Wednesday, August 03, 2005

I am a Bright

You probably know this about me already, but I don't believe in astrology or voodoo. Or in past lives, ghosts or Santa Claus. Or God.

If you're the same way, you've probably noticed our worldview isn't very popular right now. Policy decisions are being made under the assumption that everyone believes in something, and those who don't are amoral and irrelevant. People are dying in wars over religion. So-called psychics are preying on the bereaved for profit. Every major newspaper runs a column wherein someone uses the alignment of stars to predict the future. Hardly a nuance of our lives can be found free of the scars of supernaturalism.

The line between fact and wishful thinking is barely sharper than it was centuries ago. While the scientific method has provided us with immeasurable riches in information, humanity continues to pick and choose the bits we want to redeem for answers.

There's a movement out there to fight this. I've mentioned it before, but I think a reminder every year or so is probably appropriate. Please, please check out the Brights if you have any interest in helping this situation.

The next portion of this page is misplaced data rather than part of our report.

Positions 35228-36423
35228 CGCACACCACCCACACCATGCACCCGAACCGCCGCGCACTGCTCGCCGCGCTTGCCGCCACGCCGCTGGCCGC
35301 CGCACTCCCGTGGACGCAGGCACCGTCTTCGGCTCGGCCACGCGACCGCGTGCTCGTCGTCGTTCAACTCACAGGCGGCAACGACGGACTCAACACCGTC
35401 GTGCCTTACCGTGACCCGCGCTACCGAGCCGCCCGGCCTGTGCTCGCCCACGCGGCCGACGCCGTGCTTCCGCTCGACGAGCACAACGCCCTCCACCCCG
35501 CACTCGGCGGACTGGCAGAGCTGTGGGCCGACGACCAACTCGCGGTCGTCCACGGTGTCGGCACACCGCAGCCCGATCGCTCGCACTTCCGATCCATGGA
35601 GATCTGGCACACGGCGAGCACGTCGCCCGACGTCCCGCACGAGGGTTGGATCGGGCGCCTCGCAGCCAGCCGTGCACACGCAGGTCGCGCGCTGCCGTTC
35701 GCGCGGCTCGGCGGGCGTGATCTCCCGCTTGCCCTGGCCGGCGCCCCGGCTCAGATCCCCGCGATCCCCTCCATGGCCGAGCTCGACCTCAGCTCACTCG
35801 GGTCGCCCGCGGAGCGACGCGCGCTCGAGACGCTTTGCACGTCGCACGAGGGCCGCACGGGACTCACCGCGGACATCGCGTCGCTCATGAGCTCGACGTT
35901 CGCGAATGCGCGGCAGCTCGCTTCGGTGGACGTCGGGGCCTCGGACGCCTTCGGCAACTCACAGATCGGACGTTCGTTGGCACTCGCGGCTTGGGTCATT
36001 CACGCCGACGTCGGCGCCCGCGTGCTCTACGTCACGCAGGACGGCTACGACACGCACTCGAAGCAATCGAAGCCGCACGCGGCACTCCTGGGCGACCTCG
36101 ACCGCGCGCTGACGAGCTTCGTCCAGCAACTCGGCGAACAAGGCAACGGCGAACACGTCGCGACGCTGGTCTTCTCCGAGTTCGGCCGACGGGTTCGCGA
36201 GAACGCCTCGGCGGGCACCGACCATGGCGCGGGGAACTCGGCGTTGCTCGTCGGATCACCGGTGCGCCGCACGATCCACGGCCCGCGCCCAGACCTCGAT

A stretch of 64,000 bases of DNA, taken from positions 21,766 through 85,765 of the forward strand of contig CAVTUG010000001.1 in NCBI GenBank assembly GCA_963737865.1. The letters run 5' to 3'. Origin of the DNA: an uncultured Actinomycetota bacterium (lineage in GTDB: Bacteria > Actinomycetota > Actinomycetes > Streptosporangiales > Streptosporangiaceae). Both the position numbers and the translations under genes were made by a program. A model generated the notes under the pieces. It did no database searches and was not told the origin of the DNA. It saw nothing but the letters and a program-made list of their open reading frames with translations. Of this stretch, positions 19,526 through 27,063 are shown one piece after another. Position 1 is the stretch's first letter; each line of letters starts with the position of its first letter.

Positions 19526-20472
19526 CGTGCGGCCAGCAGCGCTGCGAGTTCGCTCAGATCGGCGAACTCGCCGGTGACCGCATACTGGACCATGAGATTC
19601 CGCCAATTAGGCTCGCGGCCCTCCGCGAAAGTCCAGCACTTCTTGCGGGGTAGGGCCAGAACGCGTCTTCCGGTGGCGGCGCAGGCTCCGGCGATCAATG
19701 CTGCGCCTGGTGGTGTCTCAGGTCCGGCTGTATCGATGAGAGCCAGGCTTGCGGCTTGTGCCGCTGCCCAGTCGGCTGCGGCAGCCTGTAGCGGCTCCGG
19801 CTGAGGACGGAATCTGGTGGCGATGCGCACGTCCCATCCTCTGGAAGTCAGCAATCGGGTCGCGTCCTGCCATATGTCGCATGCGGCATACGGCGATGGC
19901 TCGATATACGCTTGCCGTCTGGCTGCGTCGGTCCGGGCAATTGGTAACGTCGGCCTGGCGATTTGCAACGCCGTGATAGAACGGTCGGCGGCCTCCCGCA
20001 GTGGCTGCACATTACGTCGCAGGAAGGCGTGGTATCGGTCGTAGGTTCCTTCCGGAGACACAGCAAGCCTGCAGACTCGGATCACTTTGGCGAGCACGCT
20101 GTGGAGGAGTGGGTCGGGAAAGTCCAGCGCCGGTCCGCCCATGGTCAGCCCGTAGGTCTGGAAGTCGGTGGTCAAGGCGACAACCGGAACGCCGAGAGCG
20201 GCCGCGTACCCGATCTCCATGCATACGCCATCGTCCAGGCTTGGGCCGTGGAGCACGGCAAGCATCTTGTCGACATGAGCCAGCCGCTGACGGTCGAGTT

It's not a club. It's not a group with membership. It's simply a loose collection of individuals who have chosen to label themselves "Brights" as part of their larger effort to help the way we're perceived in the world.

I think the word "renaissance" is beautiful. What about you?

Wednesday, April 20, 2005

Screams in the Ignorant Darkness

There are few things less interesting to read right now than one more piece about the pope. One of those things is a rant about excessive media coverage the papacy is getting. Still, here we go, because many people are saying that while this election shouldn't concern them, they realize the far-reaching effects of the papacy on world politics, yet I haven't seen them follow that up with the obvious question that raises: What the fuck is wrong with us?

A group of superstitious people has elected a superstitious man to lead them through the modern world, not in spite of his obsessive and irrational dedication to superstitions, but because of them. Instead of being marginalized and ridiculed, this group maintains much of the power it's had since it was calling heresy on those who dared suggest the Earth rotates around the sun.

For some reason, we focused our attention, our media, our cameras, and our discussions on the color of the smoke they sent out of their ancient building. We used our technology to beam their primitive smoke signals around the world in realtime. It's as if they were daring us to write them off by showcasing their obsolescence and rigorous adherence to tradition in the face of better methods and better ideas.

Sure, the colored smoke is a tradition, something that lets them feel connected to their predecessors. I'm not suggesting that there is anything wrong with embracing tradition. What I'm suggesting is that this particular tradition is a great example of how religions are clinging to the comforts of the past, and keeping the world from moving forward.